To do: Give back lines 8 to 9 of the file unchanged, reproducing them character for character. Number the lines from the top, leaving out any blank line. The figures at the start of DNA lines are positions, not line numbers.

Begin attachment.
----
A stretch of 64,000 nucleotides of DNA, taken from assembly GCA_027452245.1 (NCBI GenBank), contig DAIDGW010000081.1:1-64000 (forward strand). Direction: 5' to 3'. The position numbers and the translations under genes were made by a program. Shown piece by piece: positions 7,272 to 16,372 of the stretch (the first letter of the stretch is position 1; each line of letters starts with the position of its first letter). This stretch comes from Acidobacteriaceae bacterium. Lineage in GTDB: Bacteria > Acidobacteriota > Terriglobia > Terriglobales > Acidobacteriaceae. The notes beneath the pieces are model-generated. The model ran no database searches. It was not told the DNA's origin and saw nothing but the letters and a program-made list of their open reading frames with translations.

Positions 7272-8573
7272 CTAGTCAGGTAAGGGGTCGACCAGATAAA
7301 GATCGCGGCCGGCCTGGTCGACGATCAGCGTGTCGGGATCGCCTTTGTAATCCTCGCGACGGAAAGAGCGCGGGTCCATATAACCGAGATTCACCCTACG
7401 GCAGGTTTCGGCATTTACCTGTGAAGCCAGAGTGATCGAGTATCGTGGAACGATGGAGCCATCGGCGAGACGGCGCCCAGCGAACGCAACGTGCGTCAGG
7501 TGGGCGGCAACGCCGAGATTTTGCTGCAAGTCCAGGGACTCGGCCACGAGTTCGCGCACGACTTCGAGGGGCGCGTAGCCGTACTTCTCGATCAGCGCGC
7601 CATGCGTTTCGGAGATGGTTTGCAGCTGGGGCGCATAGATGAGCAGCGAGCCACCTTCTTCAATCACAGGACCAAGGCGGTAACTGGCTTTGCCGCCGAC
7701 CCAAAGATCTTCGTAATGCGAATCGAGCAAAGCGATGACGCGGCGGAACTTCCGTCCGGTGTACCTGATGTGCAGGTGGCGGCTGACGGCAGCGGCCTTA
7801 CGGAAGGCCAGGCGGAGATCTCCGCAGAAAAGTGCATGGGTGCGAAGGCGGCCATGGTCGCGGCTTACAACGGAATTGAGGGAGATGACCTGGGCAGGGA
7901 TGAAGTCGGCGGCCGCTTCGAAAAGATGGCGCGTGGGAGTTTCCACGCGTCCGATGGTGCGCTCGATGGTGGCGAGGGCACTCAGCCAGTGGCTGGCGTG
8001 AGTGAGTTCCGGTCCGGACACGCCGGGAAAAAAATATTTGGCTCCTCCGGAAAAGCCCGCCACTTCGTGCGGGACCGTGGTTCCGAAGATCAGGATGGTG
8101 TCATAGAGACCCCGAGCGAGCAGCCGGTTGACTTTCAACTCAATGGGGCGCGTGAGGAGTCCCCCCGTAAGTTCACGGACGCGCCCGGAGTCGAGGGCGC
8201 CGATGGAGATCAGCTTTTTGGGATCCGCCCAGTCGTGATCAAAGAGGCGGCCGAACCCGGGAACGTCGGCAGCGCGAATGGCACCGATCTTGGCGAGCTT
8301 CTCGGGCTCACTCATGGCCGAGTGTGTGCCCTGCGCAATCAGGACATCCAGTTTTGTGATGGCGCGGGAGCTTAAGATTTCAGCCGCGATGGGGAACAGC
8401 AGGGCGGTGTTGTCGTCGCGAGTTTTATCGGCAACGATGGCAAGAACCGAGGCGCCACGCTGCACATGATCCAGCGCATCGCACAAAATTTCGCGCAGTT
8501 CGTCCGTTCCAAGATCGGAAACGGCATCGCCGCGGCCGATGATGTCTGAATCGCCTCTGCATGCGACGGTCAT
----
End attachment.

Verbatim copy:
7701 CCAAAGATCTTCGTAATGCGAATCGAGCAAAGCGATGACGCGGCGGAACTTCCGTCCGGTGTACCTGATGTGCAGGTGGCGGCTGACGGCAGCGGCCTTA
7801 CGGAAGGCCAGGCGGAGATCTCCGCAGAAAAGTGCATGGGTGCGAAGGCGGCCATGGTCGCGGCTTACAACGGAATTGAGGGAGATGACCTGGGCAGGGA